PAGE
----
In general I prefer silicone implants for all breast work as I think they feel more natural and are better implants. For tubular breast treatment you are having reconstructive work, therefore, you are eligible for silicone implants. The comments about the severity of the deformity are very germane so without a picture it is difficult to be more specific. I suggest you find a surgeon you are comfortable with and let them guide you.
Correcting Tubular breasts
Tubular or constricted breasts can be improved with or without breast implants and may require additional incisions to improve the shape of the breasts. It all depends on the severity and complexity of your case and what look you would like to achieve. I recommend consulting with a board certifed plastic surgeon to discuss the best and safest possible options for you. During your examination, your surgeon will let you know whether you are a good candidate for saline or silicone gel depending on your body type. Silicone gel is the more naturally feeling of the two and is recommended for patients who have very little breast tissue to begin with and a low percentage of body fat. Saline implants can provide a fuller look but has a higher risk of rippling and palpation of the implants if you do not have enough coverage. Providing photos of what look you would like to achieve will be very helpful to your surgeon. Communication is very important between you and your surgeon. Good luck and take care.
Age limitation for breast implants
Breast implants - are an integral part of the treatment for tubal breasts.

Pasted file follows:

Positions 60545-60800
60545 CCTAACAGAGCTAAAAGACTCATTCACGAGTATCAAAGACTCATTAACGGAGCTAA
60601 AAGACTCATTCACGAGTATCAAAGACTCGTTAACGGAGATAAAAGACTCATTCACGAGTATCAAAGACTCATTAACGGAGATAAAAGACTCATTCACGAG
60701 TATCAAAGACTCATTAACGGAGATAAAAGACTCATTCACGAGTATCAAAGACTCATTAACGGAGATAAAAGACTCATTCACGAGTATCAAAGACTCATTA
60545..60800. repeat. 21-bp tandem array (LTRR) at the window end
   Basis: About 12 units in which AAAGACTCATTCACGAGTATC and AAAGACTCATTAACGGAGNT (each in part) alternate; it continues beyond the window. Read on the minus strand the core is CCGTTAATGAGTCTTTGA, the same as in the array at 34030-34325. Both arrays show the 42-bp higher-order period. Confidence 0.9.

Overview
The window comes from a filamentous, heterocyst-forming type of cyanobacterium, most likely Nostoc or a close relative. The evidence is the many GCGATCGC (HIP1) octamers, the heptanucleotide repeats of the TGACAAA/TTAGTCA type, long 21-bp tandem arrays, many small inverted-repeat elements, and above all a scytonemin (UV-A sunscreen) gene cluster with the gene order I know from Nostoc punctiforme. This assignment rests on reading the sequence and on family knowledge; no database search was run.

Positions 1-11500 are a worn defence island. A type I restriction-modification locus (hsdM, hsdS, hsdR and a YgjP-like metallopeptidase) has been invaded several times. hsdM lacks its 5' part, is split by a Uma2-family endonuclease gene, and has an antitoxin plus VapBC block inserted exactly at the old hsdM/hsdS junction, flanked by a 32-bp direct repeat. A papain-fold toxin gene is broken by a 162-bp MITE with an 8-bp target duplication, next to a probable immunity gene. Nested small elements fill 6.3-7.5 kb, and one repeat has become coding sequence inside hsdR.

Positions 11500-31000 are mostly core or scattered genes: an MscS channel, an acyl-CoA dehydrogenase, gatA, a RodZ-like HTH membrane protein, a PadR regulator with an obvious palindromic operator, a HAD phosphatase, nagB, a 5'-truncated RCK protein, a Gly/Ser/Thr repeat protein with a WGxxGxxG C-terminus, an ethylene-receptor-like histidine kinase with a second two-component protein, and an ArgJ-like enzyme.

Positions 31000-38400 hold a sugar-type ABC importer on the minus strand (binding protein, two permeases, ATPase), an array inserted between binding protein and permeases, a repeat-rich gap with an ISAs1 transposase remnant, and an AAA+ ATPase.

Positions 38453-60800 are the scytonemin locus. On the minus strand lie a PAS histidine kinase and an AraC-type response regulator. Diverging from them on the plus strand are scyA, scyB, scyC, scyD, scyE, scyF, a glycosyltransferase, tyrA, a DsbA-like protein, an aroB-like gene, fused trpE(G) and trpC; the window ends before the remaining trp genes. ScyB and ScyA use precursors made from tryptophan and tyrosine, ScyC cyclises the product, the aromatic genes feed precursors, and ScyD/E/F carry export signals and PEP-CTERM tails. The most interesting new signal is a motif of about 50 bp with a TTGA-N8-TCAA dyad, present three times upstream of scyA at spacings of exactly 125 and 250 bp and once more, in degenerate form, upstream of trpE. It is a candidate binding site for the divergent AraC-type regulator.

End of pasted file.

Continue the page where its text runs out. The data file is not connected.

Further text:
Saline or silicone for tuberous breasts
This is a case of its not the wand but the magician. Both implants work equally well although I prefer silicone in general. The important point here is that the operation is done right, very often by using a bi planar approach and scoring the undersurface of the breast. The key is not to do a vertical lift as this will increase the lower pole tightness. You want to expand the lower pole as much as possible. I have just started using alloderm to expand the lower pole allowing me to do more radial release.
Again, the key here is the operation and not the implant. Good luck, Dr. Schuster in Boca Raton
Silicone and saline both work well in a tuberous breast
The tuberous breast is characterized by a tight skin envelop and a constriction around the nipple causing a 'herniation' or protrusion of the nipple. The breast is often small and implants, both saline and silicone have been very successful in correction of the breast shape. The key is in release of the breast constriction and correction of the nipple herniation. Either implant can perform very nicely and give a lasting pretty result. I feel you would be satisfied with a saline implant, and over years when your implant has worn, you can easily change to a gel if you wish.
Best of luck,
These answers are for educational purposes and should not be relied upon as a substitute for medical advice you may receive from your physician. If you have a medical emergency, please call 911. These answers do not constitute or initiate a patient/doctor relationship.